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I created a new file (with quite a bit of code and hard work) and committed it to the master branch of my git repo. A moment later I realized that I probably should've created a branch for the file. I thought I could revoke the commit from master and commit again on a branch, but I think I did things in a silly order. For some reason I created the branch first, then went to revoke the commit, using is it possible to revoke commits? as a guide.

Here's essentially what I did:

echo "Lots of code and hard work" > newfile.txt
git commit -m "thoughtless commit" newfile.txt
# Oh wait, I should've branched!
git branch thoughtful
git checkout thoughtful
# Hmm, I didn't mean for that last commit to be in master
git checkout master
# get the previous commit's hash
oldhead=$(git log | awk 'BEGIN{commitcount=0; } /^commit/{ if (commitcount++ == 1) { print $2 }; }')
git reset --hard "$oldhead"
git checkout thoughtful

So now I've apparently trashed a commit on master (indeed, 'newfile.txt' no longer exists on master), but it still exists in thoughtful (and I guess reflog).

Would someone be so kind as to explain what I did here, and why no commit on thoughtful is required?

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For future reference, your reset command can be abbreviated to git reset --hard HEAD^ without needing oldhead. –  Greg Hewgill Nov 8 '11 at 22:39

2 Answers 2

up vote 3 down vote accepted

When you created your branch thoughtful, it started from the current state of master, which already contained the commit. From that point onwards, the two branches are unrelated. Whatever you do to master, it won't affect thoughtful. The commit that introduces the file will still be part of thoughtful regardless.

You should try git log thoughtful and git log master to review the history of commits. On thoughtful you'll still see the commit you tried to remove from master.

A more complete breakdown follows

Assuming we're currently on master...

echo "Lots of code and hard work" > newfile.txt
git commit -m "thoughtless commit" newfile.txt

You've created a commit on master, containing newfile.txt.

# Oh wait, I should've branched!
git branch thoughtful

You've created a branch thoughtful, which is at the current state master, but is otherwise completely unrelated to master. The branch's starting point is master, because you didn't explicitly specify a starting point and master is currently checked out.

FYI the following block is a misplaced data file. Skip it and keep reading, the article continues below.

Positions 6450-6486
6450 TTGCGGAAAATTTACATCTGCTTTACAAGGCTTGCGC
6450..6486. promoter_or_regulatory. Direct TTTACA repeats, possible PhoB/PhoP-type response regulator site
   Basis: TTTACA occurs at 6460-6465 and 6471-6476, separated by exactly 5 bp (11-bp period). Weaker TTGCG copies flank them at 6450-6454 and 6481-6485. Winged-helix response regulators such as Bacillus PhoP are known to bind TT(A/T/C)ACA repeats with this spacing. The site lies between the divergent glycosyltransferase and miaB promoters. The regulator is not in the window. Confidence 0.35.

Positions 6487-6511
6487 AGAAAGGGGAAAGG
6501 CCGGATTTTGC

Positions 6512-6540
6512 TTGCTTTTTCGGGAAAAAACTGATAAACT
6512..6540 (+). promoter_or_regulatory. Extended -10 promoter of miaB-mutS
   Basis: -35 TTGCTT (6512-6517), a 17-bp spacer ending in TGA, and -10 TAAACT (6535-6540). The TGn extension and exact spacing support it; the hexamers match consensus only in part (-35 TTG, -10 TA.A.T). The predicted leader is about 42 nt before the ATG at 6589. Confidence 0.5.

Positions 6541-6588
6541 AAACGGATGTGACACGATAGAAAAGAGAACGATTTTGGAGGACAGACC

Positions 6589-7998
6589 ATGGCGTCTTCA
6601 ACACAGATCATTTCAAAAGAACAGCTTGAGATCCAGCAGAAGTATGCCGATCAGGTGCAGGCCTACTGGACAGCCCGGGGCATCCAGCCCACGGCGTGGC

git checkout thoughtful

Now you're on thoughtful; you don't have to checkout new branches to make them real, this step has absolutely no effect since you do the following:

# Hmm, I didn't mean for that last commit to be in master
git checkout master

Now you're on master.

# get the previous commit's hash
oldhead=$(git log | awk 'BEGIN{commitcount=0; } /^commit/{ if (commitcount++ == 1) { print $2 }; }')

You've jumped through a ton of hoops to get the previous commit, when you could have just used master~ or HEAD~. That is how you get the "previous" commit, not by inspecting git log. In the future, to undo the last commit, please use git reset --hard HEAD~.

git reset --hard "$oldhead"

You've changed the commit master points to. Now it's whatever commit the above command discovered, presumably the commit before newfile.txt was introduced. Using --hard causes Git to update the working directory as well, so newfile.txt goes away; had you omitted --hard, newfile.txt would still be in the directory, but listed as a new file in git status.

git checkout thoughtful

You've gone back to thoughtful, which contains newfile.txt, updating your working directory and reintroducing newfile.txt.

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The basis to understanding this is that you have to visualize branches as pointers to a commit which is the HEAD of the branch. And every commit points to one or more of its parents. A branch ( master etc.) is a pointer. No more, no less.

When you created thoughtful, you created another pointer to the same commit as master. Then you moved the master pointer to the previous commit. You are not removing a commit or something like that, you moved the master pointer to the previous commit. And your thoughtful branch / pointer is still pointing to the commit you want. You are in the state you wanted to be in!

PS: To get old HEAD, use git reflog or ref names like HEAD@{1}. Also, in this case, a HEAD~ would give you the right one as well.

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OK, but I thought of tags as pointers to a commit. Is the difference between tags and branches merely semantic? –  kojiro Nov 10 '11 at 14:22
    
@kojiro - Yeah semantic and what they can point to is different, but pointers nonetheless - stackoverflow.com/questions/1457103/… –  manojlds Nov 10 '11 at 16:01
    
git book on tags says that a tag is basically a branch that never moves. It's easiest to think that your commits hold the entire state of all the files on disk at that commit point, and tags/branches are pointers to those commits. –  Mark Fisher Nov 10 '11 at 21:09

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